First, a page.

THE Bass Coast Shire Council has “wasted” another $1/4 million on a failed street and drainage project.
This time they’ve dropped $223,645 on design and preliminary works associated with Sunset Strip Special Charge Scheme after council voted to axe the much-maligned project at its council meeting last Wednesday.
While the decision may be good news to the 346 residents of Phillip Island affected by the home-owner paid scheme, it’s bad news for the rest of us.
Not only will the $8 million road and drainage project not go ahead now for one of the most neglected housing estates on the Island, it has also sucked much-needed cash out of an already strained shire budget.
Not even the drainage aspect of the project, valued at $3.3 million, will go ahead now… unless 75 per cent of people come forward and ask for it.
The latest hit follows a similar debacle with the $7.1 million roads and drainage scheme at Cape Paterson in April 2014, to which 470 property owners were expected to contribute $5.6 million. They also said they didn’t want the scheme and couldn’t afford it.
The shire lost $259,000 on that project.
In March 2012, the shire also lost a significant sum on a special charge scheme in Surf Parade, Inverloch.
Last Wednesday, the council finally acknowledged that it had no alternative but to drop the Sunset Strip project to which residents were expected to contribute up to $7.2 million.
“Generally special charge schemes are good but I don’t believe we have the support here and if it went ahead, it appears that 75 per cent of the people would be asking us to support them (financially),” said Cr Neil Rankine, indicating council itself couldn’t afford it.
Cr Andrews Phillips said the motion to drop the scheme put him in a very difficult position.
“I voted against it the first time around because I didn’t believe the support was there but now we’ve spent a lot of money to get the detailed plans done. We’ve wasted a lot of money. Why did you vote for it then?” he said.
“It would be better to at least put it to the community (the drainage component) and allow that vote. The next time it might come up could be 80 years away. You should have voted against it before we spent all this money.”
Of the 346 property owners circulated with a questionnaire about the “need” for the scheme, 126 failed to respond, 106 said outright that it wasn’t needed and of the 114 who agreed it was needed, 60 of those said they weren’t prepared to pay for it.
Many people affected by the scheme said they would either need financial assistance if the project went ahead (122) or they simply could not afford it (88).

Strippers relieved
The Sunset Strip Road Watch Collective has issued a “we told you so” statement this week.
“The Sunset Strip Road Watch Collective is relieved the BCSC has seen sense at last in stopping the high-cost road and drainage plan,” they said this week.
“Unfortunately, to reach its decision it has cost rate payers $223,000 and that comes on top of the $259,000 it squandered on the same fiasco at Cape Paterson.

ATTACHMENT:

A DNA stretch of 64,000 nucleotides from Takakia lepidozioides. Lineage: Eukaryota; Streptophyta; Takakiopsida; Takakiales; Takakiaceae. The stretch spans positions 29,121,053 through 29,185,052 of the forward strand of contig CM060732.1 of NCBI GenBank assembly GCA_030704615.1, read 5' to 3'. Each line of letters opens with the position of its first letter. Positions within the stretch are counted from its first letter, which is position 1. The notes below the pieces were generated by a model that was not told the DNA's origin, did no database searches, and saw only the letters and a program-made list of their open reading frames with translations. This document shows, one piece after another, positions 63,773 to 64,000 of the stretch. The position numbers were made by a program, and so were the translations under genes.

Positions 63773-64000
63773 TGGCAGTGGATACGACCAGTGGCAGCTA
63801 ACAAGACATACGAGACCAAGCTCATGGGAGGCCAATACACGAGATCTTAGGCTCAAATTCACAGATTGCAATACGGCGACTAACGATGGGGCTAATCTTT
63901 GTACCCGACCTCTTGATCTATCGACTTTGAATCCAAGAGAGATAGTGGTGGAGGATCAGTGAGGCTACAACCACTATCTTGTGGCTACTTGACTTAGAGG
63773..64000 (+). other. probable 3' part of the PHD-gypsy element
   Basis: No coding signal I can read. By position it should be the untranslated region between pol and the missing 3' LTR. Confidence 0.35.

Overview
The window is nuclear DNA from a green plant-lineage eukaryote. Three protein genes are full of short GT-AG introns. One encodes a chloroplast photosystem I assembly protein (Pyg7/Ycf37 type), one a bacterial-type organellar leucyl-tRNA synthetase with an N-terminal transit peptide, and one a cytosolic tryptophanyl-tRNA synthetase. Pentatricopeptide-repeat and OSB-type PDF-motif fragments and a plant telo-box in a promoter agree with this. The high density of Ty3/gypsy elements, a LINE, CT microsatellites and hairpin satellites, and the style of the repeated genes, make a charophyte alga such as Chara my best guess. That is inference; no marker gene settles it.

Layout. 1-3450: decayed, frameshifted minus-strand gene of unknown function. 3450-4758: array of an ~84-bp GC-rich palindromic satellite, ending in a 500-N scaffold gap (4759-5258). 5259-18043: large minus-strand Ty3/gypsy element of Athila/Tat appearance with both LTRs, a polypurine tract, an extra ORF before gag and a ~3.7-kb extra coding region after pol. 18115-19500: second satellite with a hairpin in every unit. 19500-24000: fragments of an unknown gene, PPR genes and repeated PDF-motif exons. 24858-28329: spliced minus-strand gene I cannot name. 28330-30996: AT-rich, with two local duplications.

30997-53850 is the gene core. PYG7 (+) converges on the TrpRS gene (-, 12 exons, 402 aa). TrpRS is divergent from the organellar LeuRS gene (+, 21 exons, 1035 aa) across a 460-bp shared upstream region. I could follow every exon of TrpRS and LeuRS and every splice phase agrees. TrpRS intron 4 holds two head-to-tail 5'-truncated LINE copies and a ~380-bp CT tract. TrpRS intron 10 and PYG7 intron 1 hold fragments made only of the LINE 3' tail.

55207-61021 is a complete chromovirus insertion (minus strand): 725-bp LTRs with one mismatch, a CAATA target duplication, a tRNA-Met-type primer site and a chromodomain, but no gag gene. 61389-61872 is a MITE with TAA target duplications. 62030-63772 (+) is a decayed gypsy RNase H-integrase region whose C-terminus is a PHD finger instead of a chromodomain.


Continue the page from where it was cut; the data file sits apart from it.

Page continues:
“This reminds us of the definition of madness: ‘To do the same thing twice and expect a different outcome’.
“The whole issue has caused enormous angst and upset in the Sunset Strip community, however it has also tightened ties amongst many in the community, making us a formidable group.
“Councillors Wright, Drew and Le Serve were no help and voted to continue with a Special Charge Scheme despite overwhelming objections from the community, voiced in numerous letters to the papers, emails to councillors and at council forums.
“It’s ironic that Cr Wright’s area of Smiths Beach had the Primer Seal road surface laid on two roads last year as the result of a “political decision”, while not supporting it for Sunset Strip roads as we have often asked.
“Furthermore, while Councillors Drew and Le Serve didn’t bother to respond to emails from our group, Cr Wright responded with condescending remarks and dubious calculations causing more angst to our community.
“We believe it is incumbent upon the Labor Local Government Minister Natalie Hutchins to review legislation on Special Charge Schemes, especially under what conditions they can be applied and the objection process which gives non respondents a voice which favours whatever council wants.”

Others pay twice
The group says it was inspired by the Cape Paterson group’s success and believes issues that arise can easily be attended to with regular maintenance.
It was an issue that Island councillor Phil Wright addressed.
“How are we going to maintain these roads now,” he said.
“People in Cowes have paid for their special charge schemes and now they are going to have to pay to maintain their roads and drainage (at Sunset Strip). They are in effect paying twice.
“How much is it going to cost us annually?”
The shire General Manager Infrastructure, Felicity Sist, said she would have to take the question on notice.
Cr Wright agreed the shire should at least take the drainage component to a public vote.
But the motion to withdraw altogether was passed on the votes of Crs Rankine, Phillips, Crugnale and Brown.